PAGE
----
Robert and Mary Lincoln built Hildene as a summer home at the turn of the 20th century. Robert was the only child of Abraham and Mary Todd Lincoln to survive to maturity. Robert first visited Manchester as a young man in the summer of 1864 when he came to the Equinox Hotel with his mother and his brother Tad. Some forty years later he returned to purchase nearly 412 acres of land to build what he would call his ancestral home. At the time, Robert was president of the Pullman Company, the largest manufacturing corporation in the country.
When Peggy Beckwith, the last Lincoln descendant to live at Hildene, died in 1975, she left Hildene to the Church of Christ, Scientist - as was her grandmother's wish. The will stipulated that the church maintain Hildene as a memorial to the Lincoln family, but It didn't take long for them to realize they were not in a position to do so and made plans to sell Hildene to developers. When neighbors and other members of the local community learned of the Church's plans, they banded together and, through a combination of legal maneuvering and negotiation, were able to come to an agreement with the Church to sell the property to the newly formed non-profit at an affordable price. The Friends of Hildene raised the money to purchase the estate in 1978 and began the long process of restoring the home and gardens.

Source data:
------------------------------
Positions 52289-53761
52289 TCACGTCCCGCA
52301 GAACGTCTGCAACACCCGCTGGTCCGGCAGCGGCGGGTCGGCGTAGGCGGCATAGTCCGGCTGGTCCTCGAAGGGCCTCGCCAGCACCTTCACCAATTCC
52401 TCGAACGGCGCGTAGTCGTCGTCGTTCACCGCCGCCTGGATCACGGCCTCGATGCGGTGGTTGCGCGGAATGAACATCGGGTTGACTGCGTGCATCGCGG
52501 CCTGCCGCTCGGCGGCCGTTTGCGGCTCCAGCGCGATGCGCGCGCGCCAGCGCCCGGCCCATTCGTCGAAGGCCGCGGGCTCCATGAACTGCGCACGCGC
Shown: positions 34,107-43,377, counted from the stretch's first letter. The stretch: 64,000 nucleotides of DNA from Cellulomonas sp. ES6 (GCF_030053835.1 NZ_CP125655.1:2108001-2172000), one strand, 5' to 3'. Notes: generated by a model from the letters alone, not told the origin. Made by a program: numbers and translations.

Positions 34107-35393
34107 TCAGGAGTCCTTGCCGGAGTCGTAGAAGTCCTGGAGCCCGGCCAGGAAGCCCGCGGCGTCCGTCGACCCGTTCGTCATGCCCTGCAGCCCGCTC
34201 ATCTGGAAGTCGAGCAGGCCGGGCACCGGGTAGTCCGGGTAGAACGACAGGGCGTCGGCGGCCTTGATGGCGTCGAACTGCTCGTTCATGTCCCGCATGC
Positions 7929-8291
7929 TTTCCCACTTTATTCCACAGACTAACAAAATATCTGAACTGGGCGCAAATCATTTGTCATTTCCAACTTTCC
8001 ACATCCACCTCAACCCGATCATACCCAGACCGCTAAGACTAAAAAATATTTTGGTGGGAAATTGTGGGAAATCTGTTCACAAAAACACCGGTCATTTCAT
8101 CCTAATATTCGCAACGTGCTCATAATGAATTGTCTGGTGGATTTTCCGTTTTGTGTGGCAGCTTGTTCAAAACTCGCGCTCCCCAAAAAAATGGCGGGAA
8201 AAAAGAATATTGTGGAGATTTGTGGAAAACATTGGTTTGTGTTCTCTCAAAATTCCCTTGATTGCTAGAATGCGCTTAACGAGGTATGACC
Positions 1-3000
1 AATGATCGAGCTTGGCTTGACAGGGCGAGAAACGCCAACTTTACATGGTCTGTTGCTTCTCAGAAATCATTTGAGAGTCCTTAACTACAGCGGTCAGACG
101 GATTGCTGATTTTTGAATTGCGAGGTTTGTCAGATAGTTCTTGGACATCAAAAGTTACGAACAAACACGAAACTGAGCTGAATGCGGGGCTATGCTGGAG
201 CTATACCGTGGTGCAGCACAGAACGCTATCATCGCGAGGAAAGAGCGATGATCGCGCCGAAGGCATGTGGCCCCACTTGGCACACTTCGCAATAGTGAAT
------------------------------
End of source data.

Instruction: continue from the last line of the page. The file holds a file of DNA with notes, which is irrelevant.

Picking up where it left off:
The 412 acre estate with its Georgian revival mansion and 14 historic buildings includes the home, formal garden and observatory; Welcome Center and The Museum Store in the historic carriage barn; 1903 Pullman car, Sunbeam; a solar powered goat dairy and cheese-making facility. The lower portion, the Dene, was recently incorporated into the guest experience. This land functions as a campus for environmental and agricultural education for high school students and includes a teaching greenhouse, composting facility, vegetable gardens, apple orchard, and 600 foot floating wetland boardwalk. Nearby, the 1832 schoolhouse, still used for education programs, stands in contrast to the new facilities. The agricultural project in the Dene embodies Hildene’s deep commitment to conservation, stewardship, sustainability and education and to its mission, Values into Action.
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